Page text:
Though no one is immune to cancer, early detection through regular screenings can go a long way toward improving survival rates.
Why early detection matters
Screening for cancer isn’t new, but many of the reasons you should pay attention are. Research suggests that regular screening is one of the most successful tools in preventing the disease. What’s more, with advances in technology, screening has been shown to effectively detect pre-cancerous cells before they metastasize, thereby slashing a person’s cancer risk by almost half. (This is true even if there’s a predisposition to developing the disease.)
Who should be screened
While everyone should be vigilant about self-examination (especially skin and breast checks), screening becomes even more important as we age and or if we are part of high-risk groups such as:
- People with a family history of a specific cancer
- Certain ethnic groups
- Those who are obese or physically inactive
- Those who eat unhealthfully
- People with large moles or fair skin
If you’re among any of these groups, talk to your doctor immediately to learn about your risks and to take advantage of any screening tests that might be available.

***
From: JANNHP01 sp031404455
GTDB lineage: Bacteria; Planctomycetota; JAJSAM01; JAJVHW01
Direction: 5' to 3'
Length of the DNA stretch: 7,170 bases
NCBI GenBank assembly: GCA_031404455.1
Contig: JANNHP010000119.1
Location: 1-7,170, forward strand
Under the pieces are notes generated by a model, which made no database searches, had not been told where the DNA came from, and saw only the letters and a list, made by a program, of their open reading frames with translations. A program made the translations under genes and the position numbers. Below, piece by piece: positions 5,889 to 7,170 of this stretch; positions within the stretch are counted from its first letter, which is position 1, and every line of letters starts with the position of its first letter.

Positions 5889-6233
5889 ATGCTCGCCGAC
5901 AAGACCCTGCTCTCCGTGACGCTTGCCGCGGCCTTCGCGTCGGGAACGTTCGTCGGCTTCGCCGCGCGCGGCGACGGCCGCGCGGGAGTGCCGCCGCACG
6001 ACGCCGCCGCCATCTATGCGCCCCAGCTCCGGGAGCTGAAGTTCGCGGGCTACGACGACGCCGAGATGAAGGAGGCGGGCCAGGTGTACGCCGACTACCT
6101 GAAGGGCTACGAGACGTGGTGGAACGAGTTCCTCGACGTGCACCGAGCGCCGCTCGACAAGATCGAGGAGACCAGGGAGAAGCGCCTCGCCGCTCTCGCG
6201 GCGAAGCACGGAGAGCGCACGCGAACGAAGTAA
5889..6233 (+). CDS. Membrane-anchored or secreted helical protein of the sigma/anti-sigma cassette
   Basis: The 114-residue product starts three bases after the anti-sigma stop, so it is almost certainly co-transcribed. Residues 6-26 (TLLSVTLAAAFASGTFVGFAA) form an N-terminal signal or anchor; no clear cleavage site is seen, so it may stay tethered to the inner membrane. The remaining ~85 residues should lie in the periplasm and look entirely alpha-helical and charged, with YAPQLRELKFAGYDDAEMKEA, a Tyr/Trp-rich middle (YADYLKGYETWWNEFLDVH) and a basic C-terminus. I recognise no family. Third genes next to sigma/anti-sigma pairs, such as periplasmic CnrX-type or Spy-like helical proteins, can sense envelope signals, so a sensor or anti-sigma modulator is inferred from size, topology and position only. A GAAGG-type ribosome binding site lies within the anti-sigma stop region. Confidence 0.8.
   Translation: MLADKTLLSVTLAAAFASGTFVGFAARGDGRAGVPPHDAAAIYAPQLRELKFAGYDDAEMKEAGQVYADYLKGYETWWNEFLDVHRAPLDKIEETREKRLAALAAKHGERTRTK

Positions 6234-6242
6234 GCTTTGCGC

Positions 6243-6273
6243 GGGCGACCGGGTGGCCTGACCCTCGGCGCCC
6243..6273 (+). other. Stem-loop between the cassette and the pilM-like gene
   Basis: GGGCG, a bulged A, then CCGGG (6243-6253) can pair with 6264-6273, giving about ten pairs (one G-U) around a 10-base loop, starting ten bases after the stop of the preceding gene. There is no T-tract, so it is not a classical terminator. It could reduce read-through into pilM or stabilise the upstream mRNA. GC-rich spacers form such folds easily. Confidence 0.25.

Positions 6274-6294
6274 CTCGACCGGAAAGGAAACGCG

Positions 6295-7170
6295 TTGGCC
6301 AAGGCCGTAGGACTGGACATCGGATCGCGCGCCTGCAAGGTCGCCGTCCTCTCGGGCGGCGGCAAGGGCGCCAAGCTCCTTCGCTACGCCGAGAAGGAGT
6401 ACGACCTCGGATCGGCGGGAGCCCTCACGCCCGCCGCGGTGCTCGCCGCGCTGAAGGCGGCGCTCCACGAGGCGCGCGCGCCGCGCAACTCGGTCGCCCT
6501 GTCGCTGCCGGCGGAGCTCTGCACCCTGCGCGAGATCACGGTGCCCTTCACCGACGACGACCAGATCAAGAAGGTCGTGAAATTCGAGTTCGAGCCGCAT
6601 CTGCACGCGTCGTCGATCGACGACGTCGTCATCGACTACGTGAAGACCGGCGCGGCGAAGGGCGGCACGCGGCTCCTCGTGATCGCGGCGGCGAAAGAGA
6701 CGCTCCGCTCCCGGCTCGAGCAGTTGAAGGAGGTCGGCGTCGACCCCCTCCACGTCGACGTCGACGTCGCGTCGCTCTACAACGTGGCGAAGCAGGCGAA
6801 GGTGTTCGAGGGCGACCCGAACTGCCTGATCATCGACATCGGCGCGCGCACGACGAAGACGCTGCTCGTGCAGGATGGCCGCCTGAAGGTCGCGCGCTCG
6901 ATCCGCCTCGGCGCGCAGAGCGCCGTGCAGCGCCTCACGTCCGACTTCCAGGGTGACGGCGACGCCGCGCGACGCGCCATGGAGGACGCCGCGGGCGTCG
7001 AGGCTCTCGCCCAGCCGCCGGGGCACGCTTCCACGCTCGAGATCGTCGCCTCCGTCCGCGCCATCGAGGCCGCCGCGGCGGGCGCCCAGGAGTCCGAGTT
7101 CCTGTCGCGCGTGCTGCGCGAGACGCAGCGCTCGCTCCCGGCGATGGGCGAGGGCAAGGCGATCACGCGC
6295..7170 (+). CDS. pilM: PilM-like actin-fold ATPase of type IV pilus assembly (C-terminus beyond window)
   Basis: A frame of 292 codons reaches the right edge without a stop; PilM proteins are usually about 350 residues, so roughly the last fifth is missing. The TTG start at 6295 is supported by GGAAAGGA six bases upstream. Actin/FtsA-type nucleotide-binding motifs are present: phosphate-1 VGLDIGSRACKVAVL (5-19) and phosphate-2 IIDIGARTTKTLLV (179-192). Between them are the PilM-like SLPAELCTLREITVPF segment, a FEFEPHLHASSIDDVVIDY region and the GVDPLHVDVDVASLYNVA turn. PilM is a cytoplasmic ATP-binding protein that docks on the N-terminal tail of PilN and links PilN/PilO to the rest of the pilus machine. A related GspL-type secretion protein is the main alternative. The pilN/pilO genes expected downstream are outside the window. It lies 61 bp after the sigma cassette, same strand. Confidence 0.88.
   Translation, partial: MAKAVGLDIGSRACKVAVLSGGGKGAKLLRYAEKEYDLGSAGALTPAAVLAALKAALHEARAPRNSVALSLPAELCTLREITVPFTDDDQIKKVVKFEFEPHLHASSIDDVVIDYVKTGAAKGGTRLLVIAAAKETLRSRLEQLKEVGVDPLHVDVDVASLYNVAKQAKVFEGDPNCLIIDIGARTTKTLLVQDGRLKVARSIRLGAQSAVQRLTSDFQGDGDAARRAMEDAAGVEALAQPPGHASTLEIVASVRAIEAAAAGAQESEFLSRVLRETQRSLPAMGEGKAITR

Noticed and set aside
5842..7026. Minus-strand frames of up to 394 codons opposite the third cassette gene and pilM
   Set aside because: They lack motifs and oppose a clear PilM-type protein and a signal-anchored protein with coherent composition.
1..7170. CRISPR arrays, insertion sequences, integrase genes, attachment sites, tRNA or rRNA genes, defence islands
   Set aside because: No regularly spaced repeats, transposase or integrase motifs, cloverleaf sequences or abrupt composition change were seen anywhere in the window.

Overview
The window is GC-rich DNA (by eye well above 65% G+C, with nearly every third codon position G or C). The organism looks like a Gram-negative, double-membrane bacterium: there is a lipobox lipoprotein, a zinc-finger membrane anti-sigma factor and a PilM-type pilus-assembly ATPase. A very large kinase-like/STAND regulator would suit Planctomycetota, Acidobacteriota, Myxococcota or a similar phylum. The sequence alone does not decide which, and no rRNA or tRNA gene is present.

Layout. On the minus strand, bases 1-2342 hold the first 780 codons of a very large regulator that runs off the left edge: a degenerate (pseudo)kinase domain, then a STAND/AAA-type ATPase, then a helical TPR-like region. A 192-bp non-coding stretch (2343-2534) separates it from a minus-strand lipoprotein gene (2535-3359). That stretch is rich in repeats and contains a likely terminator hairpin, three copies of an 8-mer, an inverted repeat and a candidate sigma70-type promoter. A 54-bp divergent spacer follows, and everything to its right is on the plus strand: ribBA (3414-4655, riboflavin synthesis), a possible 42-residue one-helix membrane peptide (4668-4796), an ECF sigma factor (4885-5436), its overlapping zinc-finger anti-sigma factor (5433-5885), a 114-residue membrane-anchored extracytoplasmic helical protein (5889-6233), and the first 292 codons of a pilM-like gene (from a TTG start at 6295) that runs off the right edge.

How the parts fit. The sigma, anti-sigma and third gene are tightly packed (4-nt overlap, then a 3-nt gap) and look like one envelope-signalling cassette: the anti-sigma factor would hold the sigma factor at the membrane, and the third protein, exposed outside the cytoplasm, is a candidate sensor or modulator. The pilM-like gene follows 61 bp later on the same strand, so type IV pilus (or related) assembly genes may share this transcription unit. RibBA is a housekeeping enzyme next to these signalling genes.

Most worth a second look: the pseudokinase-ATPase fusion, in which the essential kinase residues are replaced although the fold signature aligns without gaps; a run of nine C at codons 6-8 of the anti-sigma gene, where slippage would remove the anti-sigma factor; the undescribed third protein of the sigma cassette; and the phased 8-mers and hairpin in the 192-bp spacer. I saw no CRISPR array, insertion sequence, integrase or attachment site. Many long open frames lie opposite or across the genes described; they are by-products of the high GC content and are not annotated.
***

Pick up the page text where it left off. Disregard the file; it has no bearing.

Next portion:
Types of tests
Cancer screening for women
Who: All women over 40
What: An MRI of the soft tissue of the breasts
Why: Women at increased risk may not be able to catch pre-cancerous lumps with just a self-exam.
Who: All women who are sexually active.
What: A test and pelvic examination that tests for STDs and precancerous cells
When: Depending on your risk factors, every one to three years
Why: The most important risk factor for developing cervical cancer is infection with human papilloma virus (HPV), a sexually transmitted disease. Detecting it early can help prevent the development of cervical, uterine, anal and ovarian cancers.
Cancer screening for men
Who: At-risk men over 40
What: Two tests — a digital rectal exam (DRE) performed as a yearly physical checkup, and the prostate-specific antigen (PSA) blood test
When: Men should discuss these tests with their doctors if they’re at a higher risk of developing prostate cancer. This includes African American men and men who have had a first-degree relative with the disease.
Why: Prostate cancer is very treatable when caught early.
Cancer screening for both women and men
Colon and rectal exam
Who: Everyone over 50
What: Tests to identify pre-cancerous polyps. Tests include the fecal occult blood test (FOBT), colonoscopy, barium enema, fecal immunochemical test (FIT) and stool test.
When: Depending on risk, every year to every five years (talk to your doctor)
Why: Colon and rectal cancers are easily treated if they’re caught early.